Tuesday, May 8, 2007

Finally, here we go.

This will probably end up in the "about," but for now...

Ok so let us see how well I can stay dedicated to the rapidly multiplying list of vegan blogs. This should help keep track of the recipes I try, success and failure, and keep me from doing too much of the same thing. Hopefully, if my cooking doesn't improve, my food photography will.

I have always been passionate about food, but also have something of an ethical, moral, and environmental conscience. As time went on, I started to see meat and animal produce increasingly coming into conflict with such values (not to mention health). I don't personally believe in total abolition of consumption of animal product, but not as it is currently harvested, nor anywhere even close to the current rate of consumption in the Western world.

Overall, my biggest concern is the resource-intensiveness of producing animal product (meat, dairy, eggs, wool, etc.). Currently there are about 1 billion pigs, 1.3 billion cows, 1.8 billion sheep and goats and 15.4 billion chickens on this planet. We dedicate more land to feeding them than we do the rest of humanity (not counting the land animals occupy as 'dedicated to food'). This wasn't too bad until ethanol replaced the now-banned MTBE as a required fuel additive, and seen as the "fuel of the future."

Until this point, most countries maintained grain surpluses, now not only are these surpluses evaporating, grain prices are going up as ethanol plants compete for the grain slated to go to surplus and developing economies. Unfortunately, livestock growers and ethanol developers have more resources than citizens of developing economies, meaning that they can pay more for the grain that is increasingly in demand. This means that staple foods are becoming less affordable in places like rural China, Southeast Asia, Africa.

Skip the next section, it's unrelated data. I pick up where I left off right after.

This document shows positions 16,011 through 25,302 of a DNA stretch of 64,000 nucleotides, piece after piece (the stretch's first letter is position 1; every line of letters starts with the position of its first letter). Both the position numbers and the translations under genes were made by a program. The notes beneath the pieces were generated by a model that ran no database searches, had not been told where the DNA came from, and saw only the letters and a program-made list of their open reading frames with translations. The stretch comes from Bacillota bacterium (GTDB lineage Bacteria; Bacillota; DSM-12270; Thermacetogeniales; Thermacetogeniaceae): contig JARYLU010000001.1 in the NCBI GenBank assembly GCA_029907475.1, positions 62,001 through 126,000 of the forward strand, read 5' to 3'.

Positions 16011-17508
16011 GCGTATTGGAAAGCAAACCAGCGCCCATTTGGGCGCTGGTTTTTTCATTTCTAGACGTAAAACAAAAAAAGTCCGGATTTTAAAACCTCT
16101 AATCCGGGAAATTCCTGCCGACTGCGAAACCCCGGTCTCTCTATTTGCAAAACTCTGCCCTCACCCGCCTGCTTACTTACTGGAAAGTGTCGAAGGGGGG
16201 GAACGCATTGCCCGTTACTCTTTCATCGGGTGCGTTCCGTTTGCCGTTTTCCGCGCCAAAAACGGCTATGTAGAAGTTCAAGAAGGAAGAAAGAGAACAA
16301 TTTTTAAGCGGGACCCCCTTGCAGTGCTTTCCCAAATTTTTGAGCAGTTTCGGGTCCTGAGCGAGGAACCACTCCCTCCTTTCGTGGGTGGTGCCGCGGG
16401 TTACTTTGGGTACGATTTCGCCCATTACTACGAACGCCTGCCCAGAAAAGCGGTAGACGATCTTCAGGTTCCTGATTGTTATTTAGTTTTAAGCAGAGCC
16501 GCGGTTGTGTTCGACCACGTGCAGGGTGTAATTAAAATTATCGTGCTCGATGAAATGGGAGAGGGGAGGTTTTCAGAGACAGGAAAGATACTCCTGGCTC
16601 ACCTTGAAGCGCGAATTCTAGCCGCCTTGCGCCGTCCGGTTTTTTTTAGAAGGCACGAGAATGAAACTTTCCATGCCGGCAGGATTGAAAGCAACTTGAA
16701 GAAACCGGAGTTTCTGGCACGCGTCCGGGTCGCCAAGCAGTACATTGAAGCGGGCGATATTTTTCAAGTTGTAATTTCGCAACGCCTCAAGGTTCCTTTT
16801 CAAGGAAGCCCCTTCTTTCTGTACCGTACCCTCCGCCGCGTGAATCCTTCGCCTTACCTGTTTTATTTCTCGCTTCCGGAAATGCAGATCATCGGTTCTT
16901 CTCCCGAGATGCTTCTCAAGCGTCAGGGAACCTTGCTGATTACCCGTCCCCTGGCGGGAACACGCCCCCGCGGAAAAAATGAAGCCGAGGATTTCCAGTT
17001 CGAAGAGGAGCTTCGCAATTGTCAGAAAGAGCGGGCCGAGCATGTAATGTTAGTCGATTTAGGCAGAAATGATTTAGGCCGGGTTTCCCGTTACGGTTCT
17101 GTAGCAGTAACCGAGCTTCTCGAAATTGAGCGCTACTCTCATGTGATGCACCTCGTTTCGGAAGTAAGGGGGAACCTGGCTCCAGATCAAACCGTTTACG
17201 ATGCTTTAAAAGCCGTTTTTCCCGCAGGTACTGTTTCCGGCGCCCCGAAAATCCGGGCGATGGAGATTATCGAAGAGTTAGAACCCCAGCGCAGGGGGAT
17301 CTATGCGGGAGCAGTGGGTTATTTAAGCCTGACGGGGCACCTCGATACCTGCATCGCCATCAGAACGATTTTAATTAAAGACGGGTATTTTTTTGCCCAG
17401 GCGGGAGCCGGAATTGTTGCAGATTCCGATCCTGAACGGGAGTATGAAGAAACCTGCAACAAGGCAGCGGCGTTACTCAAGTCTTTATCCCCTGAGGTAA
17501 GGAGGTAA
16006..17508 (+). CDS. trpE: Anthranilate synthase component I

I don't want to ramble or anything, so I'm going to cut it short. If you have any regard for the environment, any concerns about global warming, anything at all... Realize that short of owning your own plane and using it regularly, consumption of meat/animal product is probably the biggest burden you are placing onto the environment.

Quick numbers:
To raise one pound of beef requires over 12,000 gallons of water just for the grain to feed it, half a gallon of gas, and 16 pounds of grain. Doing the math, that is over 14,000,000 gallons of water, 600 gallons of gas, and 19,200 pounds of grain to raise one slaughter-ready steer. This does not include many other costs, such as transportation of grains, to/from slaughterhouses, grocery stores, methane, waste matter, etc.

To grow one pound of wheat requires 25 gallons of water, 2.5 acres of land produces enough wheat to sustain 15 people. Twenty-two people could be sustained on cabbage grown on 2.5 acres of land. Only one person could be sustained via beef on 2.5 acres of land (according to Oklahoma State, you can't even raise a cow on less than 10-14 acres without fertilizer).

40 (another source claims 54) calories of fossil fuel are needed to produce one calorie of protein feedlot beef.
2 calories of fossil fuel are needed to produce one protein calorie of tofu.

The United States Geological Survey says that 40 percent of fresh water used in the U.S. in 2000 went to irrigate feed crops for livestock. Only 13 percent was used all for domestic purposes including showers, flushing toilets, washing cars and watering lawns.

Also meat/animal product eaters are hurting everyone, which is totally unfair to anyone who eats vegetables. You think e.coli 0157:H7 is naturally occurring in spinach and almonds?

For more information, go to The Global Benefits of Eating Less Meat.

In the meantime, on to the food!

2 comments:

Asian Kid A said...

is it safe to say that you are vegan?

juineve said...

Hey there (ni hao, whatev :p). Yes it is safe to say that I am a vegan. Certainly every recipe that I post here will be vegan.